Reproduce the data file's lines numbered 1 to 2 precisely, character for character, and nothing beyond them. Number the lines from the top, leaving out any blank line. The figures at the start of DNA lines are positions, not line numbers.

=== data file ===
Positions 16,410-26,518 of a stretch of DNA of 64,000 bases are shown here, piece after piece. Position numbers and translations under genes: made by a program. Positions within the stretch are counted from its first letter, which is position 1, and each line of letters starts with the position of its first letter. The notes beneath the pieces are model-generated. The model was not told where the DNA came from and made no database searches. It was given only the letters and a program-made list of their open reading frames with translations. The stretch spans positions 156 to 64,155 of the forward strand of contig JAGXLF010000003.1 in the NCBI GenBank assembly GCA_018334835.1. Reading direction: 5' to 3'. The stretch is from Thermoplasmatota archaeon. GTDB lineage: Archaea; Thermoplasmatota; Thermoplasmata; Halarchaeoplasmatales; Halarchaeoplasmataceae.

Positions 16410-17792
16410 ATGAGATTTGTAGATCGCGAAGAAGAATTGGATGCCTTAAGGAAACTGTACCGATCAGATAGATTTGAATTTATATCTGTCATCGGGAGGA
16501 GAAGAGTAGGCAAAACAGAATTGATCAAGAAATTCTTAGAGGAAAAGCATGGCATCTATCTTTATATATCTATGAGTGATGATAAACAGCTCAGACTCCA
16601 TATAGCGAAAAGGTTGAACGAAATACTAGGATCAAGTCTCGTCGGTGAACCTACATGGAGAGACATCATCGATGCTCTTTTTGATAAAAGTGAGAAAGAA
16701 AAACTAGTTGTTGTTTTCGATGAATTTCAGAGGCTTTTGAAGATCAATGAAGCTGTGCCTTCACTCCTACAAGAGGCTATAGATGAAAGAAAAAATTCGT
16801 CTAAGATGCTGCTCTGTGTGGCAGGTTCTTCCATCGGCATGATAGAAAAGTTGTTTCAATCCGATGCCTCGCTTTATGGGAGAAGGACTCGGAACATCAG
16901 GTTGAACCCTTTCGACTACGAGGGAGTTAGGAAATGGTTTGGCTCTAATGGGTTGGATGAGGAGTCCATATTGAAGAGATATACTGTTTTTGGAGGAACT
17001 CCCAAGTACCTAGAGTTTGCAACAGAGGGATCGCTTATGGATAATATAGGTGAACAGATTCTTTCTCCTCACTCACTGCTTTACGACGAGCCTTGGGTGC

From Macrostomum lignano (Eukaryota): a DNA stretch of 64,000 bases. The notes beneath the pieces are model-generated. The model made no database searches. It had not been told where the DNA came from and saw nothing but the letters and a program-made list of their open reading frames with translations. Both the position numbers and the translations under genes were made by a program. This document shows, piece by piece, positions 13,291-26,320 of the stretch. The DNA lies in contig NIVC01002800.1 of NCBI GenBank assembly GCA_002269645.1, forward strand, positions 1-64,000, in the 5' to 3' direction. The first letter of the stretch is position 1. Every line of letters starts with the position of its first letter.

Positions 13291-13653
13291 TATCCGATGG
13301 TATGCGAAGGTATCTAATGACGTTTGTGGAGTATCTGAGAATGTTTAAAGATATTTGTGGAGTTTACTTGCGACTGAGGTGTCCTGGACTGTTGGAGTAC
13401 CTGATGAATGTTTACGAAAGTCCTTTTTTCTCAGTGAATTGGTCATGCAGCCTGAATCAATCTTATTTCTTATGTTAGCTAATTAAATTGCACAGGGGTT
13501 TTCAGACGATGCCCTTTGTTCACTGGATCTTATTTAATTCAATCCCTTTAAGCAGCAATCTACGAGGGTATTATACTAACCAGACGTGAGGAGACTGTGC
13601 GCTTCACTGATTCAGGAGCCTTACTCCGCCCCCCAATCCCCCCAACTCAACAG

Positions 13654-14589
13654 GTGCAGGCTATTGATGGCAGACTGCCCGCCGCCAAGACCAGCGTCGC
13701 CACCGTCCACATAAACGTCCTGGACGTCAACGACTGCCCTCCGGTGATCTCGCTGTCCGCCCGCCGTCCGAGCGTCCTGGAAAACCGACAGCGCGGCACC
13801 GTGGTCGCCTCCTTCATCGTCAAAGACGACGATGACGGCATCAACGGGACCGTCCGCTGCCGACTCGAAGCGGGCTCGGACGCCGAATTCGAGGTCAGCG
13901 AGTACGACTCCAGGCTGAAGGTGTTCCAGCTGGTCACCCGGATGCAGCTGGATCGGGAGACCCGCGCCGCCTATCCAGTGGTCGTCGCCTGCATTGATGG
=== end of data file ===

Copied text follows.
Positions 16,410-26,518 of a stretch of DNA of 64,000 bases are shown here, piece after piece. Position numbers and translations under genes: made by a program. Positions within the stretch are counted from its first letter, which is position 1, and each line of letters starts with the position of its first letter. The notes beneath the pieces are model-generated. The model was not told where the DNA came from and made no database searches. It was given only the letters and a program-made list of their open reading frames with translations. The stretch spans positions 156 to 64,155 of the forward strand of contig JAGXLF010000003.1 in the NCBI GenBank assembly GCA_018334835.1. Reading direction: 5' to 3'. The stretch is from Thermoplasmatota archaeon. GTDB lineage: Archaea; Thermoplasmatota; Thermoplasmata; Halarchaeoplasmatales; Halarchaeoplasmataceae.

Positions 16410-17792